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Welcome to Outdoorland


Last weekend, the outdoors world gathered in Salt Lake City. To be clear, the "world" refers to all those companies trying to sell stuff to the stores that sell stuff to you so you can go recreate more comfortably and in more fashionable colors.

The annual summer Outdoor Retailer show filled the Salt Palace and the Energy Solutions Arena (formerly known as the Delta Center until Delta failed to pony up enough dough to keep the name) with representatives from outdoor-oriented companies from around the world.

There were the big-name behemoths of the world—hereto referred to as Outdoorland—like North Face, Mountain Hardware, High Sierra and Coleman, as well as the "lifestyle" companies like Horny Toad, Royal Robbins, Body Glove and Teva.

Then there were the small guys, trying to make it big with niche products like personal, pre-dampened terry cloth towels and enough varieties of lip balm and sunscreen to keep the world well-moisturized and UVA/UVB-free for all eternity.

The natives of Outdoorland donned their traditional costumes—slightly baggy shorts, sport sandals and short-sleeved button-downs that don't look like they're trying too hard. The women wore similar gear, but in brighter colors and v-necks. Both sexes wore the required sunglasses on top of their heads.

The big guns of Outdoorland paraded their new spring lines in custom-built, two-story "booths" complete with full stainless steel wet bars, barista machines and gatekeepers to keep the riff raff out (they have an image to maintain, after all). Ever wonder why a brand-name windbreaker costs $300? Just check out the booths as you sip a skirtini mixed near where the fall line is on display.

One thing nearly every manufacturer had in common, down to the guy stationed in a folding chair next to his folding table, was a green theme. Apparently, the inhabitants of Outdoorland have gotten word that the recreating public is into saving the planet and is willing to pay for products that have the word "eco" on them in some fashion.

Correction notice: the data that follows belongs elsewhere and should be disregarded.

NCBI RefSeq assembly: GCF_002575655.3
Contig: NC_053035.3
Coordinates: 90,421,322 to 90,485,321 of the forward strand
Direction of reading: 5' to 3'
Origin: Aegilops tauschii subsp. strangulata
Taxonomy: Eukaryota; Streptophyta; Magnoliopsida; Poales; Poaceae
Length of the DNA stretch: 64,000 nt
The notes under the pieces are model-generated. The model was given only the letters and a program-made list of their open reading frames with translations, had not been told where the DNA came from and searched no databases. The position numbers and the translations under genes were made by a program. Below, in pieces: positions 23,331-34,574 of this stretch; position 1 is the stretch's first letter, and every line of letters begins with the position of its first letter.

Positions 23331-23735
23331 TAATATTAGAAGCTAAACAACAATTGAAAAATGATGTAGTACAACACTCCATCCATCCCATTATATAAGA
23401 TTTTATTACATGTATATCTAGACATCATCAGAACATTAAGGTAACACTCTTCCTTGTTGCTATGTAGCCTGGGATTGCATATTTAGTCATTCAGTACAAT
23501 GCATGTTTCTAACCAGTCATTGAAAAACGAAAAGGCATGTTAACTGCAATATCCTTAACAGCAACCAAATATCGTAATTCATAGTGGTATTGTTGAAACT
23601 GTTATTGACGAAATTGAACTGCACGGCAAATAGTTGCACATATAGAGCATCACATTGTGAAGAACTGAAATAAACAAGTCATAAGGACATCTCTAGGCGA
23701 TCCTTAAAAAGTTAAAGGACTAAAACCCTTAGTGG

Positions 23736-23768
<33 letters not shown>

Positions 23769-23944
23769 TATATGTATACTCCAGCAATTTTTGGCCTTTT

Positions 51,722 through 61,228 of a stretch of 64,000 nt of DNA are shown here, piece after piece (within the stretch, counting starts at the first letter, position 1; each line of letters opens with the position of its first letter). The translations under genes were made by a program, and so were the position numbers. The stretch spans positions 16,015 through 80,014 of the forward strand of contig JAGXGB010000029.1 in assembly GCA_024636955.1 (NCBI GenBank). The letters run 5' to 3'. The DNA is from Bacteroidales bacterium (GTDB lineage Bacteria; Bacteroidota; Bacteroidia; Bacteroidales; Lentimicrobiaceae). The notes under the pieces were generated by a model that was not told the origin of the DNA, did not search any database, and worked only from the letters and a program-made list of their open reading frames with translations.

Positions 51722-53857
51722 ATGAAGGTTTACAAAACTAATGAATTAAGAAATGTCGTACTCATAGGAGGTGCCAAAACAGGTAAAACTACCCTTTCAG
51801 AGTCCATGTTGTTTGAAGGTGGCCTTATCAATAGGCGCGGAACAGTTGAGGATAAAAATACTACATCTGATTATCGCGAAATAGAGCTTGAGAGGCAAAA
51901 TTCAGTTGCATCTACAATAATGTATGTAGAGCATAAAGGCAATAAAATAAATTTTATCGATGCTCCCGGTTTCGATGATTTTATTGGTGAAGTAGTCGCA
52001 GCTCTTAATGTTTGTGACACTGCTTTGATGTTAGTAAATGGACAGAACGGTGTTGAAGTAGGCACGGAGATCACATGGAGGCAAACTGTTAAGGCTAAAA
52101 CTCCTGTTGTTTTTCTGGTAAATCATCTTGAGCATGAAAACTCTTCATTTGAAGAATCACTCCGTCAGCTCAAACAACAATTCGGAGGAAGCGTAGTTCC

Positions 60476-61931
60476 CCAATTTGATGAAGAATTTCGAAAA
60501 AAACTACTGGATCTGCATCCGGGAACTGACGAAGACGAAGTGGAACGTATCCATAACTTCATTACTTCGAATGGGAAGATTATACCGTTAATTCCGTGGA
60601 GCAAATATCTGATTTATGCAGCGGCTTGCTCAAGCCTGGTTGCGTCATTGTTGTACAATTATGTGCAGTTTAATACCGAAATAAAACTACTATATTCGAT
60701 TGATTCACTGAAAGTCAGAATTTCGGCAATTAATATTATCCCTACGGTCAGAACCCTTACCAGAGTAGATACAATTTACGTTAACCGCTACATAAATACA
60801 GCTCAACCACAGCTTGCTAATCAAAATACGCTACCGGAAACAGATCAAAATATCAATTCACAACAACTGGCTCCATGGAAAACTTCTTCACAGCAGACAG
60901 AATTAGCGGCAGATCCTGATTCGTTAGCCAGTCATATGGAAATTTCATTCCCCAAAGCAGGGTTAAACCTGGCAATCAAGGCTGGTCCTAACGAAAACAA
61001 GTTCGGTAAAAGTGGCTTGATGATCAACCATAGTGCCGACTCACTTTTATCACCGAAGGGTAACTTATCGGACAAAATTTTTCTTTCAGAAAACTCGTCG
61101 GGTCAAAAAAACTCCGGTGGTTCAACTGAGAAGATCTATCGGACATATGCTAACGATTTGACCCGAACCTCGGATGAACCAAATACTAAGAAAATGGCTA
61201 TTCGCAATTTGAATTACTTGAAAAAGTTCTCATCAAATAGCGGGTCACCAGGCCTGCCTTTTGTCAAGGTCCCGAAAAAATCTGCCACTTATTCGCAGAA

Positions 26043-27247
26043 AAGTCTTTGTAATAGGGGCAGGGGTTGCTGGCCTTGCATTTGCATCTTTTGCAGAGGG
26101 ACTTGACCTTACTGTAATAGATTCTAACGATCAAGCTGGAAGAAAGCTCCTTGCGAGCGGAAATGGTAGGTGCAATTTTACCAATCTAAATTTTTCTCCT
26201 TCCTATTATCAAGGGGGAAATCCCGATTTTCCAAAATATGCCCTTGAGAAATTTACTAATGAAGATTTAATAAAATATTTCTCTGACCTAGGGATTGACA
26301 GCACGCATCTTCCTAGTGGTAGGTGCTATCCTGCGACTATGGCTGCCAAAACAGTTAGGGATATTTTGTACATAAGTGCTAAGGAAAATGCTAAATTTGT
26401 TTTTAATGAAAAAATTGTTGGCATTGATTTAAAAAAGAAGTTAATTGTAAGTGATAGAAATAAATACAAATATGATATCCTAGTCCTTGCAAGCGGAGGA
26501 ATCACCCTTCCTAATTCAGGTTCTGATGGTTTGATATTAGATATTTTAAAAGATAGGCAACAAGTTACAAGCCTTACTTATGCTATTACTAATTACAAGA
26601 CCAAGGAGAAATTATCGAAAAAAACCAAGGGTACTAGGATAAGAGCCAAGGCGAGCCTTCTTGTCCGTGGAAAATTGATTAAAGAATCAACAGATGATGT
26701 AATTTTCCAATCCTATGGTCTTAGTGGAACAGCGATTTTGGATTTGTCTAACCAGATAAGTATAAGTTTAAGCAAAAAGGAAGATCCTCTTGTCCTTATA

From companies like Fox River, which now has a complete line of socks featuring corn as a main ingredient, to the petroleum-free lip balm hawked by another company, they're going green to see green.

"BPA Free" stickers were adhered to everything, a direct response to the recent controversy regarding the use of bisphenol A in some of the most common plastic products on the market. BPA has been used for years in the hard plastic used to make water bottles, plates, utensils and a wide range of lightweight, durable products.

But when research showed a connection between the chemical and some changes in the brain, everyone panicked, despite the fact that a person would have to drink an impossible amount of water boiled in the bottles for years on end to see the negative effects.

Every company that used BPA was on the receiving end of a sudden blow, as consumers stopped buying anything that was questionable. GSI, an outdoors accessories company, used BPA-based plastics for everything from cutlery to martini glasses and was among the companies that felt the sting. GSI, along with others, quickly found new materials even though no ban has been placed on BPA.

Water bottle giant Nalgene changed its formula and created a new material called Everyday, which looks and feels exactly like its earlier products. It has even added stainless steel to its line to address concerns. Representatives for the company said it wasn't worth fighting the science. Instead, they've made it easier for consumers to navigate the maze of information and find a product that works for them through a new Web site,

Touring the massive expanses of Outdoorland, it was hard not to get hounded by the eco-friendly battalion. From shoes using recycled tire treads as soles, to inflatable boats that have had the most harmful chemicals removed, it was everywhere—hemp this, organic cotton that, petroleum-free whatever.

Even Coleman propane containers will soon come with a small nozzle attachment, which depressurizes the can so it can be recycled.

Retailers are looking to prove they, too, have a social conscience.

It was something for everyone to contemplate as they toured Outdoorland, where the natives are always finding new ways to reinvent old products while they hand out beer to tourists.